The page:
TONY HAWK’S PRO SKATER 5

Amer­i­can waste­land?

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Yup, still got it. Within sec­onds of pick­ing up the pad, we’ve launched into a per­fectly an­gled wall­ride, ol­lied out of the peak of its arc and landed into a tail­slide on the ledge at the top, kick­flipped straight out of that and landed into an­other grind. Our thumbs and in­dex fin­gers cy­cle in­stinc­tively through the movelist – flip, grind, grab, grind – as we scan the pe­riph­ery for the next stop on our combo line. Long­dor­mant synapses crackle back into life as we in­put the up-down com­mand for a man­ual as a combo safety net, in­sur­ance for our hit­ting terra firma in­stead of a handrail. It’s been too long, but no mat­ter. This mus­cle mem­ory’s never go­ing to fade, and sud­denly it feels like an aw­ful lot like 1999 again.

Un­for­tu­nately, at the mo­ment at least, it looks a bit like it too. It would be too hasty to judge a game’s looks in its al­pha state, but even the of­fi­cial screen­shots, with their fire­cov­ered rails and hi-res sky­boxes, clearly show this is a game that hasn’t been built from the ground up for PS4 and Xbox One. While the re­turn of one of gam­ing’s great con­trol sys­tems is cause for cel­e­bra­tion, Robo­modo seems to be tak­ing the con­cept of re­turn­ing to the se­ries’ roots a lit­tle too lit­er­ally when it comes to the game’s vi­su­als.

The stu­dio is play­ing things faster and looser when it comes to the ac­tual de­sign. Ac­tivi­sion, per­haps mind­ful of po­ten­tial ac­cu­sa­tions that it is drag­ging a knack­ered old cash cow out of the sta­ble for a last, des­per­ate milk­ing, in­sists that this is no nos­tal­gia play like 2012 con­sole down­load mouth­ful Tony Hawk’s Pro Skater HD Re­make. At first, that seems hard to rec­on­cile with this demo, whose level-se­lect screen of­fers up stages that lean heav­ily on the look and lay­out of the first game’s Ware­house and Pro Skater 2’ s School.

The point of dif­fer­ence lies not in the lev­els them­selves, how­ever, but what awaits within them. While the clas­sic score, SKATE and COMBO chal­lenges are nat­u­rally present, many of the rest of the items on your to-do list have been built around THPS5’ s prin­ci­pal ad­di­tion to the se­ries’ time­worn for­mula: seam­less, drop-in, drop-out mul­ti­player for up to eight peo­ple. Start a combo chal­lenge and you’re not only com­pet­ing against scor­ing tiers, but seven other peo­ple. Mission-crit­i­cal ob­jects are shared among the group, too, so if an op­po­nent smashes a tar­get by mag­i­cally fir­ing a dodge­ball from the front of their skate­board be­fore you do, it’s gone for good. Yes. About that. Quite how it got out of the green­light meet­ing is any­one’s guess, but Pro Skater 5 fea­tures power-ups (skate­boards lit up by flick­er­ing flames or elec­tric sparks) and pro­jec­tiles (those dodge­balls, shot straight in front of you; fire­works, de­ployed in a shot­gun-like spread). It seems to us that there is a very good rea­son no one has ever made a skate­board death­match cen­tral to a game be­fore now, but here we all are. Hav­ing gone to the trou­ble of cod­ing up a ball physics sys­tem, Robo­modo has made use of it else­where: one chal­lenge in­volves push­ing two-dozen over­sized balls from the school sports hall’s pool. Out­side is a foot­ball and an open goal; around the cor­ner lies a pigskin and two sets of posts. What seems weirdly point­less in sin­gle­player risks be­ing sim­ply in­fu­ri­at­ing on­line: are we re­ally to be knocked out of a mil­lion-point combo by some un­in­vited wag fling­ing su­per-sized sports equip­ment about the place?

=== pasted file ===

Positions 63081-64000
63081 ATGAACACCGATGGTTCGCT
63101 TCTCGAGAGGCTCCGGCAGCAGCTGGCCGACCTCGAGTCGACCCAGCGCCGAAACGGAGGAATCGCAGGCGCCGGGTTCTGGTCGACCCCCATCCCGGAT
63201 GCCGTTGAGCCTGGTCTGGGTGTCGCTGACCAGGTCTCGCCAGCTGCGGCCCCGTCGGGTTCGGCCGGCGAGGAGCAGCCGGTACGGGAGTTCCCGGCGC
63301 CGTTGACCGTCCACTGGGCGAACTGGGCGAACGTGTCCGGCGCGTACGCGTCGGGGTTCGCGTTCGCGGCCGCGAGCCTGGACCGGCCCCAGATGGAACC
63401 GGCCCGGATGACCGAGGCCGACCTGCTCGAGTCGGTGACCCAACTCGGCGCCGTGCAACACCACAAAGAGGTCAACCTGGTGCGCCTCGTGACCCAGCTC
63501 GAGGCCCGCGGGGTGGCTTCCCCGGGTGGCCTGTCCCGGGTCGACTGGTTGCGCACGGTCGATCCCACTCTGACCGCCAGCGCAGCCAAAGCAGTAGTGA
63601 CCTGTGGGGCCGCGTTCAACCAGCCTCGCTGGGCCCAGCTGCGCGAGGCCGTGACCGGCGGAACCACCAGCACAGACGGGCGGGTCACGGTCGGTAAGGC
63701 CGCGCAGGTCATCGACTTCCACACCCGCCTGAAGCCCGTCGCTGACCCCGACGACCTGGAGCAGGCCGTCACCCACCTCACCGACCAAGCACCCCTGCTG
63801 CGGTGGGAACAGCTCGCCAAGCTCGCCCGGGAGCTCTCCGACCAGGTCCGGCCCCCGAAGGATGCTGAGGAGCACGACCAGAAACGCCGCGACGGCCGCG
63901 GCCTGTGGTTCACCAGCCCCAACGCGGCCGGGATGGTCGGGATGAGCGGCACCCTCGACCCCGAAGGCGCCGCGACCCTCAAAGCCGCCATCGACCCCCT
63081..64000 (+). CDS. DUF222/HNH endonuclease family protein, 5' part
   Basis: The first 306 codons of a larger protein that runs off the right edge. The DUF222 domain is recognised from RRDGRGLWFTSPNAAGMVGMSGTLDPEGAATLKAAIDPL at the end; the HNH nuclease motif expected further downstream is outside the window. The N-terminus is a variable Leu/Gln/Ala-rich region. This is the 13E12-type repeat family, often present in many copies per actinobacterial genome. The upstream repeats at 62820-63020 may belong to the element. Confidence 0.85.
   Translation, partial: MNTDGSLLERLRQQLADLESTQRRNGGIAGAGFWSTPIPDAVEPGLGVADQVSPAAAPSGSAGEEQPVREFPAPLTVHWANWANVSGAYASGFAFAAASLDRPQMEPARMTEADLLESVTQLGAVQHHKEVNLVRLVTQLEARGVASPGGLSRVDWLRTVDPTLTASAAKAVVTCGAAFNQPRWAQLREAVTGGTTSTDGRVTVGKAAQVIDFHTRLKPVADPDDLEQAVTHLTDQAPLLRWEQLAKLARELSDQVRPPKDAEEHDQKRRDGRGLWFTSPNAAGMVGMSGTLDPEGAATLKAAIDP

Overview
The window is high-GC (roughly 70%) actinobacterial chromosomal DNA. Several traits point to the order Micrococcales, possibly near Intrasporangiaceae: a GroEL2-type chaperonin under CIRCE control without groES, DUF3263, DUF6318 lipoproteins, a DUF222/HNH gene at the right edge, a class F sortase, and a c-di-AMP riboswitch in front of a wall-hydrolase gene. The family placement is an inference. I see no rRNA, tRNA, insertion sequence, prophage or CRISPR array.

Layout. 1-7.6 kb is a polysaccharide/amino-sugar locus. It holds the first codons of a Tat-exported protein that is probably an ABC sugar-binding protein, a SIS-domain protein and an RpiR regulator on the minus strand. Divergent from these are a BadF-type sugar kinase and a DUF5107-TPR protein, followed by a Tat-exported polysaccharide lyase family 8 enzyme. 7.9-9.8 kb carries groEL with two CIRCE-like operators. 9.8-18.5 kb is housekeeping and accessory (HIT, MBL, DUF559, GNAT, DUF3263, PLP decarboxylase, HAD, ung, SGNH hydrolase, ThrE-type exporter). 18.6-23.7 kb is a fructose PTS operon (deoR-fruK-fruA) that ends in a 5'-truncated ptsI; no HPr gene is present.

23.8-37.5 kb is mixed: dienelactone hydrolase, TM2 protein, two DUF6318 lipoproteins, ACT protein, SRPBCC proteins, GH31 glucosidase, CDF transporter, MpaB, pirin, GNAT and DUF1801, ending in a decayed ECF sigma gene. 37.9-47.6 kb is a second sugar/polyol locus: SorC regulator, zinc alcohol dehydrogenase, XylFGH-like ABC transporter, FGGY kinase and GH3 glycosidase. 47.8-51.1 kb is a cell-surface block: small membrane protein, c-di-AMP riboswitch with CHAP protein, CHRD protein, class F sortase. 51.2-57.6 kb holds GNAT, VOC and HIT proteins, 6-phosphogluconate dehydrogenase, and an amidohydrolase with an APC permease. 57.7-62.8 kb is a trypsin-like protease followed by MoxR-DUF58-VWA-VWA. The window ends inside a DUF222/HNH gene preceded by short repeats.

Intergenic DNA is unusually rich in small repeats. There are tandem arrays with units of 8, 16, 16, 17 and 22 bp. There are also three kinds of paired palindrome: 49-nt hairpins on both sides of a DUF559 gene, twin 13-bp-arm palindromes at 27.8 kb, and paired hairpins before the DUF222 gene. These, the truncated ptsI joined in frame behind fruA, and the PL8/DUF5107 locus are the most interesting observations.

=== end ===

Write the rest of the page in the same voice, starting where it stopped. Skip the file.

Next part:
Hap­pily, much of this fluff will be avoid­able thanks to the skatepark edi­tor, which of­fers up 250 ob­jects – which may sound slen­der, per­haps, but the best Tony Hawk lev­els are de­fined by their lay­out, not va­ri­ety – and cre­ations from which can be shared on­line and ac­cessed from the main menu. While some will surely go heavy on the gim­micks in the main game, oth­ers will surely pare away all that; Robo­modo might have ex­pended plenty of en­ergy on things play­ers have never asked for, but at least it’s giv­ing them the tools to make the game they want.

Cre­ate or die

While Tony Hawk’s in­volve­ment nat­u­rally re­quires that play­ers will be able to se­lect from a ros­ter of pro skaters old and young, you can also cre­ate your own from a se­lec­tion of heads, body types and branded deck de­signs. Switch­able styles map dif­fer­ent flips and grabs to D-pad di­rec­tions, as well as defin­ing spe­cial moves – ac­cessed, as in ear­lier games, by fill­ing a me­ter by scor­ing big with long com­bos. Com­plet­ing chal­lenges in the main game earns points to spend on your skater’s stats, in­creas­ing speed, ollie height and sta­bil­ity dur­ing grinds and man­u­als. It’s lit­tle we haven’t seen be­fore, of course, but Oc­to­dad in a mech suit and Cap­tain Bird­s­eye with the body of a cheer­leader rid­ing boards are surely firsts for the se­ries.

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